203 x 153 mm, 208 pp
Bilingual, 2013/11
ISBN: 978-962-996-611-9

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Canyon in the Body 身体里的峡谷
Lan Lan 藍藍.Translated from Chinese by Fiona Sze-Lorrain
Jintian Series of Contemporary Literature
The Chinese University Press

The tenderness of Lan Lan’s poetry is steely and perfectly judged. She shows us a world of subtle adjustments and intelligent beauty—although the stakes she deals in could not be higher. As its title suggests, Canyon in the Body uncovers both existential and domestic meanings, writ both large and small in the human environment. Fiona Sze-Lorrain’s limpid, unforced translations do the poet, and her Anglophone readers, a great service.

—Fiona Sampson, Editor of Poem and Professor of Poetry,

Roehampton University


Lan Lan is discussing happiness with us. She cuts time, our faces, our dreams, our crystal gaze. So how does this happen: when we leave her, washed, new, mellow, happy that she conducted us, drowned us, left us hovering in this . . . what? nothing? Blessed be the day I discovered her writing.

—Tomaž Šalamun

Born in 1967 in Yantai, Shandong province, Lan Lan is considered one of today’s most influential Chinese lyrical poets. She is the bestselling author of several poetry titles including Life with a Smile (1990), Inner Life (1997), Dream, Dream (2003) and From Here, to Here (2010). Also a prolific prose and children’s fiction writer, her work has been translated into ten languages. Awarded the Liu Li’an Poetry Prize in 1996, she was voted the top writer of the “Best Ten Women Poets” in China. In 2009, she received four of China’s highest literary honors: the “Poetry & People” Award, the Yulong Poetry Prize, the “Best Ten Poets in China” Award, and the Bing Xin Children’s Literature New Work Award. A regular guest at international poetry festivals, she lives in Beijing. Canyon in the Body is her first poetry collection in English.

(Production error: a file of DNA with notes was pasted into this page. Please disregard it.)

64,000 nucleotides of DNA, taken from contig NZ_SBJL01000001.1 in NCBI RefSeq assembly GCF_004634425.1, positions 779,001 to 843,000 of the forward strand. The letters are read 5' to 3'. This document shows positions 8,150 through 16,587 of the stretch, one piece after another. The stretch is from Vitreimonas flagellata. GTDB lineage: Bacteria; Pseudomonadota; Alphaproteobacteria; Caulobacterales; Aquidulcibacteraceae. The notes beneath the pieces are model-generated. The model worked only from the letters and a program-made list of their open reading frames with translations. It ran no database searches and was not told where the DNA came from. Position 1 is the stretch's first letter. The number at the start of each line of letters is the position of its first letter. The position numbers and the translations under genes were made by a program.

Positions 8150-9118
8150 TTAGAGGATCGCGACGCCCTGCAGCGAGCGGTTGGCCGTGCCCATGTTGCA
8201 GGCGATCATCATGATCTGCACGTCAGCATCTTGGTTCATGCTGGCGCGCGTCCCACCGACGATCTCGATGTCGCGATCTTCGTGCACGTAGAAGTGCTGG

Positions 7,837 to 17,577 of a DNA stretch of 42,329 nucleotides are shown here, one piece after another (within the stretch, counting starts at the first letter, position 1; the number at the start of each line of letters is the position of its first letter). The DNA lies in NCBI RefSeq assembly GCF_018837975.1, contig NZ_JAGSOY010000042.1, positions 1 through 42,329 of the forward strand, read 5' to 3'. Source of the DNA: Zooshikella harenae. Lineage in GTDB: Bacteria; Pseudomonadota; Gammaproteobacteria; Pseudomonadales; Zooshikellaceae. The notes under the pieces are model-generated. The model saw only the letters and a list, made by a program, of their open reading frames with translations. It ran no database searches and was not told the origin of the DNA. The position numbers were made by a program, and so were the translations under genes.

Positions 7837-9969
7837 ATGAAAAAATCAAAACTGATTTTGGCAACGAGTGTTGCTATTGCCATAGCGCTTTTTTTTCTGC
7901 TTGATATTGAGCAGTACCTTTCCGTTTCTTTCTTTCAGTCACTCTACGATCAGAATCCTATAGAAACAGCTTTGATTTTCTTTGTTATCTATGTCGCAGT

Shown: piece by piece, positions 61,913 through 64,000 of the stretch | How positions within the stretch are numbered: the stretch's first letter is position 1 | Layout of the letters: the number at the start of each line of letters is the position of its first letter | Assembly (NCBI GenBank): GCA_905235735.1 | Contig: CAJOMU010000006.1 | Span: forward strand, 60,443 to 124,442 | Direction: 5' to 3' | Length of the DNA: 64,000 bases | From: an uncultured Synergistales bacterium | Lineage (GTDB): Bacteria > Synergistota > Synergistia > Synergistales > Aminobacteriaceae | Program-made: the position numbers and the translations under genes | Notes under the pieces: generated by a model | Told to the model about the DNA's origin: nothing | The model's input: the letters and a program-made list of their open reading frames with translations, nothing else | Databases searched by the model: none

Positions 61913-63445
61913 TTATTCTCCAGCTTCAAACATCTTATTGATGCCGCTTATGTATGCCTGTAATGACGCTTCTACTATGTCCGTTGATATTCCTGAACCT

Fiona Sze-Lorrain is the author of two books of poetry, My Funeral Gondola (Mānoa Books/El León Literary Arts, 2013) and Water the Moon (Marick, 2010), as well as several translations of Chinese, French, and American contemporary poets. She also co-edited the Mānoa anthologies, Sky Lanterns: New Poetry from China, Formosa, and Beyond (2012) and On Freedom: Spirit, Art, and State (2013), both from the University of Hawai‘i Press. She lives in Paris, France and works as an editor and zheng harpist.

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